When our friends at Kaspersky reported yesterday that they had found a malicious app in both the Android and iOS app stores, it was hardly a surprise that it made the headlines.
Although there have been plenty of reports of Android malware, attacks targeted towards iPhone and iPad users are much much rarer.
Clearly Apple’s “rigorous” screening of apps before they’re allowed in the App Store wasn’t quite rigorous enough in the case of the “Find and Call” app, as it was able to slip through the net.
It’s good to hear that Apple has now removed the app, so it is no longer available.
But I’m not sure I 100% agree with Kaspersky that it is malware.
It would probably be more accurate to say that the “Find and Call” app is “spammy” – as it leaks data all over the place in plain text via http (which means, of course, that the data could be intercepted and sniffed by someone wanting to snoop on you).
Once the contact details are uploaded from the affected smartphone there is some server-side code that sends each contact an SMS message with a link to the download location of the app.
In this way the app promotes itself to all of your contacts.
That’s pretty ugly behaviour, as there are no previous warnings or explanations for the user.
My guess is that the developers realised the value of collecting a lot of data (and they’re in good company, after all. Let’s not forget that data is Google’s and Facebook’s highest valued resource) and they thought of a perfect way to collect it.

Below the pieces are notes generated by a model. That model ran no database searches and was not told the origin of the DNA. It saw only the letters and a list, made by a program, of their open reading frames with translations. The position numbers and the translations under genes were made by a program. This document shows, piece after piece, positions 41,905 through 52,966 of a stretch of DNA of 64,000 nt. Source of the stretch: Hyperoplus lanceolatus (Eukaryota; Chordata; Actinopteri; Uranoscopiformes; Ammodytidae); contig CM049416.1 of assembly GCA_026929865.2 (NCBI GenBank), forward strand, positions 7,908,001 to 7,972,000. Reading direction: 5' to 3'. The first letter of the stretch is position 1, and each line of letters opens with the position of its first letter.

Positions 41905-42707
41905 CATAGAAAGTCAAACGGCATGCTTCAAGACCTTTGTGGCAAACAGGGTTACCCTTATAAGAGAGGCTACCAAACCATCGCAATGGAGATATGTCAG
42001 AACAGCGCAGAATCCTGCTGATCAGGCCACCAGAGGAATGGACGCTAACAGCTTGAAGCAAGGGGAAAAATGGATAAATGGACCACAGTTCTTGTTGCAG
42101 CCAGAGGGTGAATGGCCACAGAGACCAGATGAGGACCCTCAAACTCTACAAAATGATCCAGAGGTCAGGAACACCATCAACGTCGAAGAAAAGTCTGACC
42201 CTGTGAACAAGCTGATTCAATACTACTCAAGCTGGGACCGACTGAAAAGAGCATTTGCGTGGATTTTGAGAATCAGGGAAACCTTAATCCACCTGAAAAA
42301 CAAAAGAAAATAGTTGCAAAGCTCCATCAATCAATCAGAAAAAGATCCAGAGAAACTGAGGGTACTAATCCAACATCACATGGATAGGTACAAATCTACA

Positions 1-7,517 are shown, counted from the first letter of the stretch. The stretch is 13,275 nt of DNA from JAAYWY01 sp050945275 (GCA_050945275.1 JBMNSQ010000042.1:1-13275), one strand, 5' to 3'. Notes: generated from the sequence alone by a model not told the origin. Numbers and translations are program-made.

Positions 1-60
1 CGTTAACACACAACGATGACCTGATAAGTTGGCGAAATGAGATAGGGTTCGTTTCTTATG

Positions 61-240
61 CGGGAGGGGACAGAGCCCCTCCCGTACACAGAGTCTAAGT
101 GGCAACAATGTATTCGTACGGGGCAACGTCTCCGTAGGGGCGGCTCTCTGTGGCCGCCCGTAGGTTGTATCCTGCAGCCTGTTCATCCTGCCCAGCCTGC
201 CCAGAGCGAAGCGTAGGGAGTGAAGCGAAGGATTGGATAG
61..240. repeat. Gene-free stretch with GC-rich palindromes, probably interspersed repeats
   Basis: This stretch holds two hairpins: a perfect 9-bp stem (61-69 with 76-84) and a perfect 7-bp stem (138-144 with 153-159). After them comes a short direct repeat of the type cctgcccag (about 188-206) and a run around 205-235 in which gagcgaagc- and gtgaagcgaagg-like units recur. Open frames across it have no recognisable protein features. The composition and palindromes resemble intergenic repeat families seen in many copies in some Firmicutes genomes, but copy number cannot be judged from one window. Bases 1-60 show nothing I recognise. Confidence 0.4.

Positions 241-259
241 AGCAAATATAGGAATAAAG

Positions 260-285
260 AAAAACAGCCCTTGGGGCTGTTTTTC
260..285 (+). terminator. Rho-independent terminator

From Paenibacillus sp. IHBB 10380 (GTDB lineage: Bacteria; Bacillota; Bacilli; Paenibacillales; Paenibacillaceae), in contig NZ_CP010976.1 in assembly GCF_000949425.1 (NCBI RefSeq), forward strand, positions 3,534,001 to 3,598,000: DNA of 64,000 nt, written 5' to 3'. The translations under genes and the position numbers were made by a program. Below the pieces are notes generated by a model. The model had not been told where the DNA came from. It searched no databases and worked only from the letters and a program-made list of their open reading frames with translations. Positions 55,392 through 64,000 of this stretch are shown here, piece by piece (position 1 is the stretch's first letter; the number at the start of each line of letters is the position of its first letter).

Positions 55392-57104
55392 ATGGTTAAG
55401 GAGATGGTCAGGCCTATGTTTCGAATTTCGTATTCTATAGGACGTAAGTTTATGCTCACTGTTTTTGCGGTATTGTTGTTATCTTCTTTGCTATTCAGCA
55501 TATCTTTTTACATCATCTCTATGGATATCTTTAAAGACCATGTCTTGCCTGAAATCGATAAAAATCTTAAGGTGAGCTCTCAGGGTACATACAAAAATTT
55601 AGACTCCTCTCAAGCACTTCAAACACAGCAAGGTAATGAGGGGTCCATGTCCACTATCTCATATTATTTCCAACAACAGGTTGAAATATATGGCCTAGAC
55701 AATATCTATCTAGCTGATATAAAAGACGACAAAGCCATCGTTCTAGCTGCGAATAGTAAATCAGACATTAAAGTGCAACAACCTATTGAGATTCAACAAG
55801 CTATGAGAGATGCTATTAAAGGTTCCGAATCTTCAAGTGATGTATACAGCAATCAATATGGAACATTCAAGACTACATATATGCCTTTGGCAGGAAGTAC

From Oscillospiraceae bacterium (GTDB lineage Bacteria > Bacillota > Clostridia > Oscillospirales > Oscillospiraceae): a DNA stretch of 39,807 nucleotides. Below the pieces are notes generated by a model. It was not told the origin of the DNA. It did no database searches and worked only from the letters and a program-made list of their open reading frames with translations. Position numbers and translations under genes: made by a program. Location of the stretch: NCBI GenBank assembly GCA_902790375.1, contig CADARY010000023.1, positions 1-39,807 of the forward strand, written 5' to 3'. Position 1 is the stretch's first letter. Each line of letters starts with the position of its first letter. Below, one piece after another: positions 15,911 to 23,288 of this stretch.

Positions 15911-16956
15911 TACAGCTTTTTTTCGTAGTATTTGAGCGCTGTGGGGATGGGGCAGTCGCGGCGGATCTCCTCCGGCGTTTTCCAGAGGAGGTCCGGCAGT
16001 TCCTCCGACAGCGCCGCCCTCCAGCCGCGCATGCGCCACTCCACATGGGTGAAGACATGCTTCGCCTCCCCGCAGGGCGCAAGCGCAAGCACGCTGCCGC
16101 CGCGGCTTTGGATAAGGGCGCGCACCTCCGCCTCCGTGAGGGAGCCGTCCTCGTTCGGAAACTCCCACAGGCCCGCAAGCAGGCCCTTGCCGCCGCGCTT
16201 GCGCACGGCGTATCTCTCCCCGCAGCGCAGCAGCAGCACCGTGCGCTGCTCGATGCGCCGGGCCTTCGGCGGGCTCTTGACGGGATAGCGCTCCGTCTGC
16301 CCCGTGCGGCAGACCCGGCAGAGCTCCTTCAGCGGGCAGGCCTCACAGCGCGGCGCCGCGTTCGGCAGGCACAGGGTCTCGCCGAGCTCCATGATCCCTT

And it’s not as though “Find and Call” is a new company – it’s website has been around for some time.
Perhaps they imagined that their data-collection technique was acceptable and legitimate. In some ways, the “Find and Call” app feels similar to the spammers who don’t believe that sending spam is a bad thing as it’s “just direct marketing after all”.
Indeed, maybe the app’s developers share some similar opinions to the likes of Mark Zuckerberg, and believe that users don’t really care that much about privacy.
When I analysed the app’s code I found a number of clues which made me think that this wasn’t the typical smartphone malware:
- 1. The apps have been created both for iPhone and Android phones, with identical names. If this was a truly malicious app why use the same name? As soon as one rogue app is discovered on one store, folks are bound to spot its cousin in the other.
- 2. The apps are not skeleton apps, they actually contain quite a lot of functionality (which makes them somewhat more complicated to analyse). If the apps were purely intended for malicious purposes, there would seem little point creating the additional functionality. This wasn’t a quick “snatch and grab”.
- 3. Websites with the domain findandcall.com have been setup and althought they appear a bit spammy they are not malicious.
Nevertheless, the headlines mean that every anti-virus product will want to reassure customers that these apps are being properly detected – regardless of arguements as to whether they are truly malware or not.
Sophos has accordingly added detection of the Android variant as Andr/FndNCll-A and the iOS version as iPh/FndNCll-A.
Apple and Google have removed the “Find and Call” application from their respective App stores. Obviously it would have even better if the app’s lax respect of users’ privacy had been spotted in the first place, and they had never been allowed into those online stores.